LORD BROUGHAM, in his "Practical Observations upon the Education of the People," remarks that" a most essential service will be rendered

to the cause of knowledge, by him who shall devote his time to the composition of elementary treatises on the Mathematics, sufficiently clear, and yet sufficiently compendious, to exemplify the method of reasoning employed in that science, and to impart an accurate knowledge of the most useful fundamental propositions, with their application to practical purposes; and treatises upon Natural Philosophy, which may teach the great principles of physics, and their practical application, to readers who have but a general knowledge of mathematics, or who are even wholly ignorant of the science beyond the common rules of arithmetic." And again, "He who shall prepare a treatise simply and concisely unfolding the doctrines of Algebra, Geometry, and Mechanics, and adding examples calculated to strike the imagination of their connexion with other branches of knowledge, and with the arts of common life, may fairly claim a large share in that rich harvest of discovery and invention which must be reaped by the thousands of ingenious and active men, thus enabled to bend their faculties towards objects at once useful and sublime."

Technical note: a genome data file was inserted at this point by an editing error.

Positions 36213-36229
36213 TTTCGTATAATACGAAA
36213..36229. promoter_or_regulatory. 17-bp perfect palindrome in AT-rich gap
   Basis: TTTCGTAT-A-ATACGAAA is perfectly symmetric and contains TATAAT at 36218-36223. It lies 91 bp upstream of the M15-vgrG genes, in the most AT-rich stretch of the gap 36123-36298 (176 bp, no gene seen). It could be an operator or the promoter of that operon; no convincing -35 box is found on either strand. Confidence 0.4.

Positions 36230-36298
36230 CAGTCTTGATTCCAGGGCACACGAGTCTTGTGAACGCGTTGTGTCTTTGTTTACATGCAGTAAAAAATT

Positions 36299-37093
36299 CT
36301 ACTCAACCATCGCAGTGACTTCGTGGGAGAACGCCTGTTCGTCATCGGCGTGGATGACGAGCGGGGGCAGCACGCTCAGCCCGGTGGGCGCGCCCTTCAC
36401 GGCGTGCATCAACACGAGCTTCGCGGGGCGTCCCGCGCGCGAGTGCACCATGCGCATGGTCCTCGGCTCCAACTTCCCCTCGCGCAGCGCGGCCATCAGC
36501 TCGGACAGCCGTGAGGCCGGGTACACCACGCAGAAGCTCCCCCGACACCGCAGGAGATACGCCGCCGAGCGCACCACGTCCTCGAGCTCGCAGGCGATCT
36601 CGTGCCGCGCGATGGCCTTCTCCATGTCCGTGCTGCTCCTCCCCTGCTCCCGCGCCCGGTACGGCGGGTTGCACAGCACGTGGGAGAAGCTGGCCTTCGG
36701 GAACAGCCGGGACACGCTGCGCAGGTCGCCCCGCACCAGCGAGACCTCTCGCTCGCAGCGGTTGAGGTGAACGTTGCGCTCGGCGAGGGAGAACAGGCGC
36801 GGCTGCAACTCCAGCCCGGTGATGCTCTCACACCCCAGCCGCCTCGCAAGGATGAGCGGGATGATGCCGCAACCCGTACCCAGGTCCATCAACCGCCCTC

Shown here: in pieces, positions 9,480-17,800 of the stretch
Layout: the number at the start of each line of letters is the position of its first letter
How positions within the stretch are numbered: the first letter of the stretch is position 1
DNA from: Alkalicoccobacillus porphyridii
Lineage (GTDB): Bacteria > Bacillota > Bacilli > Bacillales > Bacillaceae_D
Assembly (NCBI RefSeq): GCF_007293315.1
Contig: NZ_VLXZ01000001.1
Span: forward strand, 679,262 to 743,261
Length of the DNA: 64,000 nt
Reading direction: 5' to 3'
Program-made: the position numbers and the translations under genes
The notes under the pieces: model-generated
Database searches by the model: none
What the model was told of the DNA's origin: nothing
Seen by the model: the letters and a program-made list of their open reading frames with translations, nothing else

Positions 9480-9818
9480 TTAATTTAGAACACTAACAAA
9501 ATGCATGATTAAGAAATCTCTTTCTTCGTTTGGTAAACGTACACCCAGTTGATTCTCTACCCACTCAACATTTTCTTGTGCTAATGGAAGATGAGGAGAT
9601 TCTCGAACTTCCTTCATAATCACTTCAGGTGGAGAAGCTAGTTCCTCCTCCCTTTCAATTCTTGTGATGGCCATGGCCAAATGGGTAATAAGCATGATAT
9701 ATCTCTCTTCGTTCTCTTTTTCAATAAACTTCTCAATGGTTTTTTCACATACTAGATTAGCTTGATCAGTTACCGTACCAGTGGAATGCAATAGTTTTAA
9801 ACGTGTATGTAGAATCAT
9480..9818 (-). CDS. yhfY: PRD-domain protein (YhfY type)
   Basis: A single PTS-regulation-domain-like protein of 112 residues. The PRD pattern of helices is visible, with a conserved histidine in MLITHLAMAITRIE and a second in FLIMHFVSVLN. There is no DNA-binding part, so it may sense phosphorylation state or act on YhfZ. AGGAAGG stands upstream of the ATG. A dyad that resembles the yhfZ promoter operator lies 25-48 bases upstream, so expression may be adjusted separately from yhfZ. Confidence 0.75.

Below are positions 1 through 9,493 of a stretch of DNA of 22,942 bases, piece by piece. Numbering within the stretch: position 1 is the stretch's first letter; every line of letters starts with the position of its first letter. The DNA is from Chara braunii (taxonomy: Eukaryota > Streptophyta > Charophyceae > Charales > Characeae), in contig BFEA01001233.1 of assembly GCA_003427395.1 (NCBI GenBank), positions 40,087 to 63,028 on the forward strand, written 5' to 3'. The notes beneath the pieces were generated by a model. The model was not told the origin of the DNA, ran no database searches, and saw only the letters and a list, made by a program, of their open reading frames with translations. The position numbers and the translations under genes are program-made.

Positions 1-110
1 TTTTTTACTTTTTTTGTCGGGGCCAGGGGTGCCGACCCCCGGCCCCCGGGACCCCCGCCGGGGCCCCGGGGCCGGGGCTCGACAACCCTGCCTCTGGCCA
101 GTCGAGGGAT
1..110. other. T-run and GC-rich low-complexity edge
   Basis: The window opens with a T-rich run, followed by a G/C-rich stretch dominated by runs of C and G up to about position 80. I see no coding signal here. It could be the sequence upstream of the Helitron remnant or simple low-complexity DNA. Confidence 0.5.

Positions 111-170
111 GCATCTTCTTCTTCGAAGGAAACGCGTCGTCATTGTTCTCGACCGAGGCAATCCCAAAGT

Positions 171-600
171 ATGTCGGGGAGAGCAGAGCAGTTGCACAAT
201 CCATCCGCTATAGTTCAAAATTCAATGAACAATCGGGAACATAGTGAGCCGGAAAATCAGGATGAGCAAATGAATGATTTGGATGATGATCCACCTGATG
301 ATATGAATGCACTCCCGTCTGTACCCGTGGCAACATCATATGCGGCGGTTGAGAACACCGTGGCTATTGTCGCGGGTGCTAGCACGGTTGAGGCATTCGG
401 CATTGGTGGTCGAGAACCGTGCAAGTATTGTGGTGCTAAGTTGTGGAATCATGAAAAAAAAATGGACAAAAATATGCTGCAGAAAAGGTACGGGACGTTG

I do not attempt to persuade myself that the present volume will be thought adequately to supply the desiderata to which the passages advert; yet I could not but be gratified, after full two-thirds of it were written, to find that the views which guided me in its execution accorded so far with the judgment of an individual, distinguished as LORD BROUGHAM was, in early life, for the elegance and profundity of his mathematical researches.